Create aBibtex file via MySQL and Python

My sources are saved in a MySQL database. I’d like to write my text in LaTeX via LyX. I cannot use the database directly in my reports. So I need a compiler, that will convert my data to a format, that LyX & friends can handle.

Therefore I have made a little compiler in Python. I’ll use the Python mysql.connector. Ubuntu has the relevant packages in the repos.

The compiler will format an ascii-file according to the Bibtex format:

@book{wp_12,
author=”Raielo, Eike J.”,
publisher=”Hovedopgave, EAAA”,
title=”Development of WordPress plugin Dreamgrow Scroll Triggered Box”,
year=2016
}

Here is the bibtex compiler:


# kompile to the bibtex format
for row in cursor:
print "@book{wp_" + str(row[3]) + ","
print "author=\"" + row[0] + "\","
print "publisher=\"" + row[4] + "\","
print "title=\"" + row[1] + "\","
print "year=" + str(row[2])
print "}"
print ""

A book should have a unique name. The unique id from the table could be used here. The book will get an id like wp_123 in the line:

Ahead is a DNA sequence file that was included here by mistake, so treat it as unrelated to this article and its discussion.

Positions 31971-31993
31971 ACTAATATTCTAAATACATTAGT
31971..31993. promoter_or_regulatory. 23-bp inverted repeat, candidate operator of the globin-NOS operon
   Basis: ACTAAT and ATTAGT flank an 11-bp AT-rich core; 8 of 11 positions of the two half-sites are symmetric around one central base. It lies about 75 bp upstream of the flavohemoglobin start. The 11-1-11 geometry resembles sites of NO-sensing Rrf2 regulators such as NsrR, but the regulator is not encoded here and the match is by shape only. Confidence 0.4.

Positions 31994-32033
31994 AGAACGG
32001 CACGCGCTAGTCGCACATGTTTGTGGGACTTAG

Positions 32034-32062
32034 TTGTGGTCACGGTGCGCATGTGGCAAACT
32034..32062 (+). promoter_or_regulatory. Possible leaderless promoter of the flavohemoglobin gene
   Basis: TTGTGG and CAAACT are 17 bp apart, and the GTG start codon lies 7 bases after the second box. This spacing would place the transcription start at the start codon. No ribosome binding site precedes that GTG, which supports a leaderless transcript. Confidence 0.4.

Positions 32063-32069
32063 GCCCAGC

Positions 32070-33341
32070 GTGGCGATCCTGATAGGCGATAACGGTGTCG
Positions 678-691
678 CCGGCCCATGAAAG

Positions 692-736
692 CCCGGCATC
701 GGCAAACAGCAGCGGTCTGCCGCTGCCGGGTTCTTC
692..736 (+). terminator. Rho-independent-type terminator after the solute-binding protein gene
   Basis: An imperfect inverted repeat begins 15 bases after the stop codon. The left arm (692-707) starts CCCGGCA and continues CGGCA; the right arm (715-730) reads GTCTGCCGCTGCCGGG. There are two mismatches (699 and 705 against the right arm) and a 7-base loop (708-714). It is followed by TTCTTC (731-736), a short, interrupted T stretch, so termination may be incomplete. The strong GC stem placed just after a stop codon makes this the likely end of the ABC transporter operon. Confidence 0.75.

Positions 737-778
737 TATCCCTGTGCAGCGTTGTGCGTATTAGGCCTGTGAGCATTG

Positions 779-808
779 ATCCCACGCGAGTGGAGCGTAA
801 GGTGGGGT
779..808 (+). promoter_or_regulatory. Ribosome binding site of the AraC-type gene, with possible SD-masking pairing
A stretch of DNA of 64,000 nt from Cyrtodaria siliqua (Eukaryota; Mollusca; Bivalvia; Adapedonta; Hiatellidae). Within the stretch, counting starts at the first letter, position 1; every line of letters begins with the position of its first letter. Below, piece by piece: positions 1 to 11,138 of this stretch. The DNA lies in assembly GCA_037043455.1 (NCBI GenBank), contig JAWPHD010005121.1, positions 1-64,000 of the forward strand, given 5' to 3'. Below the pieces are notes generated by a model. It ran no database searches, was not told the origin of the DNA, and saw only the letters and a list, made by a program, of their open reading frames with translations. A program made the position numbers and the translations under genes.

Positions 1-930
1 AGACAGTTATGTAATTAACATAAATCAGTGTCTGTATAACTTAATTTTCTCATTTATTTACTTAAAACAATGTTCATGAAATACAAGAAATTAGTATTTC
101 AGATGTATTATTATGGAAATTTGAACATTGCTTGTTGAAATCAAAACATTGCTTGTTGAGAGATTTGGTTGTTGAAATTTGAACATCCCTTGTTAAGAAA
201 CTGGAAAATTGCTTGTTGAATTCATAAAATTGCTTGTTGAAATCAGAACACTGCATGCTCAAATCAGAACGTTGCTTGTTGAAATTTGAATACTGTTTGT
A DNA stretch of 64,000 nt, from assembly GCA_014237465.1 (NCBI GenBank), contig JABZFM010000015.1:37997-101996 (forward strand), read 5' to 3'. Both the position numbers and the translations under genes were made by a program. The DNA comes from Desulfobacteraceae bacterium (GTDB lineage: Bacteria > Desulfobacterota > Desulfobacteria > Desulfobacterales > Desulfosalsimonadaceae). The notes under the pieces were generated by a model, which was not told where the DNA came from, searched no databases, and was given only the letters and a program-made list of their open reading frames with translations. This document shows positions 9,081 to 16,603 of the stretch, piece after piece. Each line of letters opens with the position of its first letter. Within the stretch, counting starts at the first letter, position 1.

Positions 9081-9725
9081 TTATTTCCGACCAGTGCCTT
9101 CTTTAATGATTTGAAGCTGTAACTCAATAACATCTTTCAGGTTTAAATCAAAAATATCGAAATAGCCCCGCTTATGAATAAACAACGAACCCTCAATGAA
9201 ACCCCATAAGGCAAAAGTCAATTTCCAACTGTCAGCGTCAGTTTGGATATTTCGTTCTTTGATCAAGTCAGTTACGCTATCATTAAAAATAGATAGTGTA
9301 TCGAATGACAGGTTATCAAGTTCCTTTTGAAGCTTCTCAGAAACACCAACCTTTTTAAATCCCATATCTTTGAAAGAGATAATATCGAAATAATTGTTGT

print “@book{wp_” + str(row[3]) + “,”

Save the Pyhon file as myBibliography.py. Create the bibliography as below:

# python myBibliography.py > bibliography.bib

The complete code is available on Githup.

International characters may look odd. A workaround is to open the .bib file in KBibTex and save it again. Perhaps it’s not elegant, but it works all right. KBibTex will add special characters. My name will demonstrate what happens to Scandinavian characters:

@book{wp_3,
author = “Jensen, Per Thykj{\ae}r”,
publisher = “Per Thykj{\ae}r Jensen”,
title = “{Research-wordpress.dk}”,
year = 2016
}